An Account of the English Colony in New South Wales, Volume 1 eBook

This eBook from the Gutenberg Project consists of approximately 866 pages of information about An Account of the English Colony in New South Wales, Volume 1.

The small redoubt that was begun in July last being finished, a flag-staff was erected, and two pieces of iron ordnance placed in it.

In order to prevent, if possible, the practice of thieving, which at times was very frequent, an order was given, directing that no convict, who should in future be found guilty of theft, should be supplied with any other clothing than a canvas frock and trousers.  It was at the same time ordered, that such convicts as should in future fail to perform a day’s labour, should receive only two thirds of the ration that was issued to those who could and did work.

Unimportant as these circumstances may appear when detailed at a distance from the time when they were necessary, they yet serve to show the nature of the people by whom this colony (whatever may be its fate) was first founded; as well as the attention that was paid by those in authority, and the steps taken by them, for establishing good order and propriety among them, and for eradicating villany and idleness.

December.] James Daley, the convict who in August pretended to have discovered an inexhaustible source of wealth, and was punished for his imposition, was observed from that time to neglect his labour, and to loiter about from hut to hut, while others were at work.  He was at last taken up and tried for breaking into a house, and stealing all the property he could find in it; of this offence he was convicted, and suffered death; the governor not thinking him an object of mercy.  Before he was turned off, he confessed that he had committed several thefts, to which he had been induced by bad connections, and pointed out two women who had received part of the property for the acquisition of which he was then about to pay so dear a price.  These women were immediately apprehended, and one of them made a public example of, to deter others from offending in the like manner.  The convicts being all assembled for muster, she was directed to stand forward, and, her head having been previously deprived of its natural covering, she was clothed with a canvas frock, on which was painted, in large characters, R. S. G. (receiver of stolen goods) and threatened with punishment if ever she was seen without it.  This was done in the hope that shame might operate, at least with the female part of the prisoners, to the prevention of crimes; but a great number of both sexes had too long been acquainted with each other in scenes of disgrace, for this kind of punishment to work much reformation among them.  This, however, must be understood to be spoken only of the lowest class of these people, among whom the commission of offences was chiefly found to exist; for there were convicts of both sexes who were never known to associate with the common herd, and whose conduct was marked by attention to their labour, and obedience to the orders they received.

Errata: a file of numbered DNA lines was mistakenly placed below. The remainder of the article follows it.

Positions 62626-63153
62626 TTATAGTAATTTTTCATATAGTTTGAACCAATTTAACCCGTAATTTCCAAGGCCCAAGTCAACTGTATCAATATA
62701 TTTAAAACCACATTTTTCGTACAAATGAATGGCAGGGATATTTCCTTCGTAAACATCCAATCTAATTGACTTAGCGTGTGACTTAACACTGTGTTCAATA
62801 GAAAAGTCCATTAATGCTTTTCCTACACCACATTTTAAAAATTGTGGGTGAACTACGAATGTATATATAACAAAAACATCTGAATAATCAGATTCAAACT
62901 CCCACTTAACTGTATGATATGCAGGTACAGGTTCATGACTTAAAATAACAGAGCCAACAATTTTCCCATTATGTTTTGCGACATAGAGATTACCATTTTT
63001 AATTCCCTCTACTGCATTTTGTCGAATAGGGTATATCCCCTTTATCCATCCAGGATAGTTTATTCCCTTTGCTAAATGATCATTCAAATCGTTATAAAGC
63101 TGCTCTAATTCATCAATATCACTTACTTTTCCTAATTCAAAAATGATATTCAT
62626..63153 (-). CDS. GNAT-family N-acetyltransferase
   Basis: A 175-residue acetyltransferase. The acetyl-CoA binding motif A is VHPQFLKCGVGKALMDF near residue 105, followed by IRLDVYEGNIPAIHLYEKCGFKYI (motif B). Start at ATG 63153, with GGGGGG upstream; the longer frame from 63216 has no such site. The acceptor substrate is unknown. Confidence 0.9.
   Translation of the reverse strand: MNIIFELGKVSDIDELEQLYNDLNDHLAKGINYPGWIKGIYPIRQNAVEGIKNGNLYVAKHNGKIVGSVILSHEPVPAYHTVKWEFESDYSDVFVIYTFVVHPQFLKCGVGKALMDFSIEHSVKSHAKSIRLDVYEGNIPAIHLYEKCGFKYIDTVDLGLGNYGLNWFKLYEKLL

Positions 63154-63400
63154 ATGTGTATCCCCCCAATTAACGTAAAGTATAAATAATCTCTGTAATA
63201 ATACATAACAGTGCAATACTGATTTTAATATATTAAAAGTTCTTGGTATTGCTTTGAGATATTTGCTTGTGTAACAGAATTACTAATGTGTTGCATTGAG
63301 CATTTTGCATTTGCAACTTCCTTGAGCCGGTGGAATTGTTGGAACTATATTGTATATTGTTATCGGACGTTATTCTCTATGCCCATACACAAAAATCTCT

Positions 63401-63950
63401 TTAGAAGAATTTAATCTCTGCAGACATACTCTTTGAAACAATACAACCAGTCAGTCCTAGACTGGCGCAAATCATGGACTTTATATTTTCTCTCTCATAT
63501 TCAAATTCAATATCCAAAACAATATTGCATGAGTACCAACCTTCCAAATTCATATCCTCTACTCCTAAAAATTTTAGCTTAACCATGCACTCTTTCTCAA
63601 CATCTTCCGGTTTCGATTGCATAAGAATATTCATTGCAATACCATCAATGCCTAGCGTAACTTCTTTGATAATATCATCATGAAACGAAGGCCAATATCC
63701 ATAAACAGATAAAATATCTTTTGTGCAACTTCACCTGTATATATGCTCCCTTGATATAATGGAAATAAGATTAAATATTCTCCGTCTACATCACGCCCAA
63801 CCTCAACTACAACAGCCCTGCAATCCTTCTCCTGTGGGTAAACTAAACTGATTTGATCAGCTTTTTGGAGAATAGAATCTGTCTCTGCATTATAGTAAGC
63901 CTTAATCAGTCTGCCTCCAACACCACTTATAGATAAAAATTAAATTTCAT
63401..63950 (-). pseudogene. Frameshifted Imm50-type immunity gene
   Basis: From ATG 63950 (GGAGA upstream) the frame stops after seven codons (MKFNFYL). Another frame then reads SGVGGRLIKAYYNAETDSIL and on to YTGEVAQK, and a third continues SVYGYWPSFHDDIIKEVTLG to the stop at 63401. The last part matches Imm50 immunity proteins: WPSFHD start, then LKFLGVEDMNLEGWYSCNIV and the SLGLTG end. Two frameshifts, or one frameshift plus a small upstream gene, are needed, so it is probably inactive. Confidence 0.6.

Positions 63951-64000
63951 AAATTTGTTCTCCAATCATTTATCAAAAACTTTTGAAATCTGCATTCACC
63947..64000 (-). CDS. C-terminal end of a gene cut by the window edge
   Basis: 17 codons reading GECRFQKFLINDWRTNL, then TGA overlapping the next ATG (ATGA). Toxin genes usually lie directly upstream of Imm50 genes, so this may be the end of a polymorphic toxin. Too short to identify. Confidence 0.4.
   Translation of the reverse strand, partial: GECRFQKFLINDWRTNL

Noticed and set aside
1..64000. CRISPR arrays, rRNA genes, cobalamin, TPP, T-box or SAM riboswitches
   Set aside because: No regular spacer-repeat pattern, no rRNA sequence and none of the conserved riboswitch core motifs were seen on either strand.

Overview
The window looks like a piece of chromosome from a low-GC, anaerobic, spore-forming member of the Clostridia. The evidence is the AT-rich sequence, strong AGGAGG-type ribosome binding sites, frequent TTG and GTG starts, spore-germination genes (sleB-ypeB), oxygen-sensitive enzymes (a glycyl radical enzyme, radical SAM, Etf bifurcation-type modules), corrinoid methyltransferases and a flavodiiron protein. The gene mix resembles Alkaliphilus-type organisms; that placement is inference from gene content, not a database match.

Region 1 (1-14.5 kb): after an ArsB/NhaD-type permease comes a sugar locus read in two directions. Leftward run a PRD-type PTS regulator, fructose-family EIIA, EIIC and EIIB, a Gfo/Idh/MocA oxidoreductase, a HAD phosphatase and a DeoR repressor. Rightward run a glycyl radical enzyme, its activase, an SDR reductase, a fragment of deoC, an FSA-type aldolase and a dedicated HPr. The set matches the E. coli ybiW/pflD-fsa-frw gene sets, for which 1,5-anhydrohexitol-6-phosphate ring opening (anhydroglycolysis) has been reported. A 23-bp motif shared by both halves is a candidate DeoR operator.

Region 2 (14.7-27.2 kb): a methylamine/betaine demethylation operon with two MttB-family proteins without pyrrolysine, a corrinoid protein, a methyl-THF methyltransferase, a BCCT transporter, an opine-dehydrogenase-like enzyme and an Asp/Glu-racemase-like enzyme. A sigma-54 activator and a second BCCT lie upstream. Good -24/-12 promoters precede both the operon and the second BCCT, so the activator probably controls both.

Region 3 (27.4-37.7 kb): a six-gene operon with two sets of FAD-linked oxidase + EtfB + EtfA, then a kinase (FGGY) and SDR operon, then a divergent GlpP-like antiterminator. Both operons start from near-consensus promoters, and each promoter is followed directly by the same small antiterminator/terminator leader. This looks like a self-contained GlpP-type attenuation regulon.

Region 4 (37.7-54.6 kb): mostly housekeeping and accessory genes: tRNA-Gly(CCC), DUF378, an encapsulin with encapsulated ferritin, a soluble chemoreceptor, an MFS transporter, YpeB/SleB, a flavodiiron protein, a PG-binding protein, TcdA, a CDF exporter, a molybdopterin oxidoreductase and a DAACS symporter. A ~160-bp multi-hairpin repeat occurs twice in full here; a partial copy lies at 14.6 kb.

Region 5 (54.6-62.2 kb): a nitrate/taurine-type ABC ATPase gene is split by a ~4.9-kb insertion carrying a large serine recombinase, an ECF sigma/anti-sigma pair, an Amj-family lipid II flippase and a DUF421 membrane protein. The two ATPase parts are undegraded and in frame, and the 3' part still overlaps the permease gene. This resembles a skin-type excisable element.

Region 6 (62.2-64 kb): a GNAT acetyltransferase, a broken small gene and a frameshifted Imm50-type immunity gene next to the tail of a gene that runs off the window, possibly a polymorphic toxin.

On the 11th, the governor set off with a small party in boats, to examine the different branches of Botany Bay, and, after an excursion of five days, returned well satisfied that no part of that extensive bay was adapted to the purpose of a settlement; thus fully confirming the reports he had received from others, and the opinions he had himself formed.

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An Account of the English Colony in New South Wales, Volume 1 from Project Gutenberg. Public domain.
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